Norman Manley shocks Yale
Jamaican law school retains Moot Court title in South Africa
THE Norman Manley Law School retained its World Human Rights Moot Court title last week, with victory over the famed and highly respected Yale University of the United States in the final held in Pretoria, South Africa.
Last year, Norman Manley, led by top oralist Merrick Watson, a former Kingston College cricketer, beat the world by taking the title over Sydney University of Australia.
Now, the Jamaica-based law school stayed on top of the competition, organised by the Faculty of Law, University of Pretoria, and the United Nations Office of Human Rights, and which saw three selected law schools from each of the United Nations regions in the semifinal round of the competition.
“I am ecstatic that Norman Manley has once again brought home the World Human Rights title,” said principal of the law school, Professor Stephen Vasciannie.
The Norman Manley Law School team comprised Jermaine Case and Love Odih, with Leslie Mendez as the reserve speaker.
The team’s coach was well-known human rights advocate and lawyer, Nancy Anderson, who teaches at the law school.
“Love, Jermaine and Leslie have been a model team, putting in long hours on research, writing and advocacy. With coach Anderson, senior tutor emerita Dorcas White and the entire school willing the team forward, we went to South Africa with confidence, and left with success.
“Yale and other schools will have taken note of our very high standards at home. The Caribbean should be proud of our students and this wonderful accomplishment,” Prof Vasciannie said.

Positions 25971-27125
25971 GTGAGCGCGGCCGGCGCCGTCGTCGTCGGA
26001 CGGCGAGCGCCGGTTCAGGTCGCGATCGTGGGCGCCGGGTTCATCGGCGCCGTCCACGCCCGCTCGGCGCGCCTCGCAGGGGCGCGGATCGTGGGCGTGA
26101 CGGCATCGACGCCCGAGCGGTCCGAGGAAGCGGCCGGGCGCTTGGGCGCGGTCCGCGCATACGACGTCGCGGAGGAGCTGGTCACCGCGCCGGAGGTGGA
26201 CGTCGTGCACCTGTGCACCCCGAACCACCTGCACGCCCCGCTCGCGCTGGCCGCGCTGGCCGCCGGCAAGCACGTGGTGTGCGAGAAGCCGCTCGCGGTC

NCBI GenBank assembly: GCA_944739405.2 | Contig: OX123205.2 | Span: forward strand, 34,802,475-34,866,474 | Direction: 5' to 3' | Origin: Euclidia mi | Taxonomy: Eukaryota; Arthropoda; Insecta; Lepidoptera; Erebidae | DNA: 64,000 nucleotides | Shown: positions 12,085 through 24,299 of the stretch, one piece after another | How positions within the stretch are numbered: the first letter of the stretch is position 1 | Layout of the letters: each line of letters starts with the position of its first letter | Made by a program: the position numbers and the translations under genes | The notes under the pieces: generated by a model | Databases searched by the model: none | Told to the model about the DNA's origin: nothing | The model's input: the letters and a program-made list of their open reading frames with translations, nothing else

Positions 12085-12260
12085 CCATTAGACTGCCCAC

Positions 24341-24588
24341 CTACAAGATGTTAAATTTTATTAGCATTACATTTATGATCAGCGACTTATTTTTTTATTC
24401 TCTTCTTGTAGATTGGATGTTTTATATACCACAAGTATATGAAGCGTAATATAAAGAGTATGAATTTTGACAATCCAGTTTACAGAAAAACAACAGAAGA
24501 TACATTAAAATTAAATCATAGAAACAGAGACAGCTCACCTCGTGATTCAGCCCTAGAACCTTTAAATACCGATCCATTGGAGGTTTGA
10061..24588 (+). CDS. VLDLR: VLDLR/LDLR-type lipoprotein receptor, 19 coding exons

In the semi-final round last Thursday, Norman Manley, for the Latin American and Caribbean region, was up against the University of Buenos Aires, Argentina, and the Catholic University of Rio de Janeiro, Brazil.
On the basis of its performance in the semi-final round, Norman Manley was selected by the judges for the final on Friday, when it went up against Yale Law School.
In the final, which involved a question on social and economic rights, amnesties in International Law, and State succession to human rights obligations, Norman Manley prevailed, with both team members excelling.
The judges’ panel for the competition included a judge of the South African Constitutional Court, Chief of the United Nations human rights agency in Africa, international human rights practitioners and professors of international law. They selected Norman Manley Law School as world champion for 2011.
Jermaine Case was selected second best oralist (tied) in the competition, and Love Odih third best oralist.
Last year, the Norman Manley Law School, as a first-time entrant, with a team consisting Watson, Lori-Ann Green and Gabrielle Elliott-Williams, won the World Human Rights Competition, and enjoyed much success in various other international mooting and client counselling competitions.